By: Ron Wilshire/ExploreClarion.com

A 16 foot by 24-foot wall mural on a vacant building will soon grace an entrance to the town and resurrect the slogan “East Brady, Playground on the Allegheny.”

Toni Henry, chair of the Trail Town Initiative, a committee under the East Brady Development Corporation, said the group commissioned a colorful mural by Paul Means, of Butler, (pictured below) would include all four seasons and all types of activity along the river and the trail in East Brady.

“We are showcasing kayaking, motor boating, waterskiing, hiking, fishing, horseshoeing, and all sorts of outdoor activities on the river and the trail,” said Henry.

“We’re planning to have it installed in June and dedication on June 17.  We asked him to do it on panels, so that the installation could be made on the wall, so down the road if the building was sold or something, the mural could be moved and be placed elsewhere. The agreement with the owner of the building states that the mural is the property of the East Brady Development Corporation. The wall is being sandblasted this month, and in early June, we’ll get their furring strips up.”

EBDC advertised for a professional muralist, and Means responded and interviewed with a committee.  Means, who has concentrated on murals for the last 20 years, immediately bonded with the committee and offered many suggestions for the illustration.

His numerous residential and corporate commissions include such diverse topics as a 10 by 15 foot mural of a Mennonite Barn raising installed in a restaurant in the Pennsylvania Dutch countryside; two 23 foot long landscapes of Alaska; and Africa created as a backdrop for a big game hunters collection of trophies. A partial list of his clients include executives from H.J. Heinz Co., Alcoa, and U.P.M.C, as well as numerous attorneys, doctors, investment bankers, and some prominent Pittsburgh sports figures.

“We’re really pleased with the quality of his work, and his personality is very friendly he’s been good to work with,” said Henry. “The project is fully funded through donations, and Paul is kind of working on the design by committee, and the donors had input into the content and finished product.”

The finished mural is so large Means had to borrow space from a friend to complete the mural.  After mapping out initial designs on brown paper, he went to work.

“There’s a bowling alley here in Butler called Family Bowl Away, and I’m friends with the owners,” said Means. “They have space in the back by their laser tag area, and they let me use the wall space are back there to work on these things.”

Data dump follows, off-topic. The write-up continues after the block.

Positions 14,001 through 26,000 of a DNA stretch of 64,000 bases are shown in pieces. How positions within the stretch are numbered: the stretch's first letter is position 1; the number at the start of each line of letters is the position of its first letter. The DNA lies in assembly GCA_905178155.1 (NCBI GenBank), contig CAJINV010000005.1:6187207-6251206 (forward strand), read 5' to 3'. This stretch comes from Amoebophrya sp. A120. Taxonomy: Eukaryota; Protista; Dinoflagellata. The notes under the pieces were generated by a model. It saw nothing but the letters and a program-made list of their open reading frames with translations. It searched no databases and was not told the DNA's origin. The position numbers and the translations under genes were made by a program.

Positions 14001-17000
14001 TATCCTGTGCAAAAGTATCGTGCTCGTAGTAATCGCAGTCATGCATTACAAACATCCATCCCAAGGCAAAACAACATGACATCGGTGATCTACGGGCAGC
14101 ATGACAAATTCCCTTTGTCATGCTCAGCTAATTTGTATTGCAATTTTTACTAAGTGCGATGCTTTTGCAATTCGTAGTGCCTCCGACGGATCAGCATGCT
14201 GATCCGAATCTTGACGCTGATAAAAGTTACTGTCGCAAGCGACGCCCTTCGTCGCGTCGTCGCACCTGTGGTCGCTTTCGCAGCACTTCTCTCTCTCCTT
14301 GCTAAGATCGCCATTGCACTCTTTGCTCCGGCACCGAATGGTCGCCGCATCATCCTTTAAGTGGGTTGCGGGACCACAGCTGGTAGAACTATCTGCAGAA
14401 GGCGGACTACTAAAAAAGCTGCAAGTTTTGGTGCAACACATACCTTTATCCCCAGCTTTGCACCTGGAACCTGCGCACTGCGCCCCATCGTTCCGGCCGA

“These are on aluminum panels made for exterior sign paint. There’s an acrylic paint called Gould, and their paints are rated to hold fast outside.  You have to do the painting and then put a latex varnish coating on it, and then I put two coats of a mineral spirits acrylic product to help it hold up outside and seal it.”

The project will have taken Means about two and a half months, a little longer than expected, but he is used to that.

“You can do it on a piece of paper, but once you get it at the full size, it becomes a different animal, and you have to be able to cope and adapt. I spent a fair amount of time in the beginning just getting the subject matter and everything in some type of format that I thought would work.  Instead of just doing squares, we’re just doing this almost like an organic division between the scenes, and it’s more reminiscent of the river as it bends around and winds around. One scene just flows into another, and I think it works,” continued Means.

“It is challenging working with a committee, but I can understand because everyone has a vested interest in how it’s presented. Some people paid to have their kids in the painting, and I would have to contact them for photographs so I would have something for reference. I give these people credit because they’re trying to help revitalize the town and gain some notoriety, and I applaud them for doing that.”

Means started as a sign painter in the Air Force, followed by studies at the Ivy School of Professional Art in Pittsburgh.  He then worked at a church decorating company where he first learned to glaze, marbleize, wood grain, gild, and set mosaic tile, followed by work with a commercial painting contractor.  He has worked on his own since 1983 concentrating on murals.

“I love the beginning of a mural project, standing in front of a large blank wall and envisioning how it will all come together,” said Means. “Even though you work from preliminary sketches, the first charcoal lines you apply give you a thrill. Then step-by-step, you guide the scene to completion.”

Henry hopes that once the mural is installed, it will be an incentive for the community.

“There are many small communities trying to stay alive and not a lot of visible positive things have occurred lately,” said Henry. “This is going to be visible and have a big impact aesthetically coming into town.  I’m really hoping that people see something is going on here, and that this is a cool town stop and look around.”

There are some negotiations going on now for another project, and there is support in the community.  Total costs of the mural and installation are about $13,000.00, including installation. Sandblasting is being donated.

“We also had a campaign called and ‘Face Me In’ where if you wanted your face in the mural you had to raise $1,000.00, and we got three or four people to do that,” said Henry.  “A major family donation came from the children of John and Carolyn Olszak to dedicate the mural to their parents.”

For more information about the artist, visit http://paulmeans.com.

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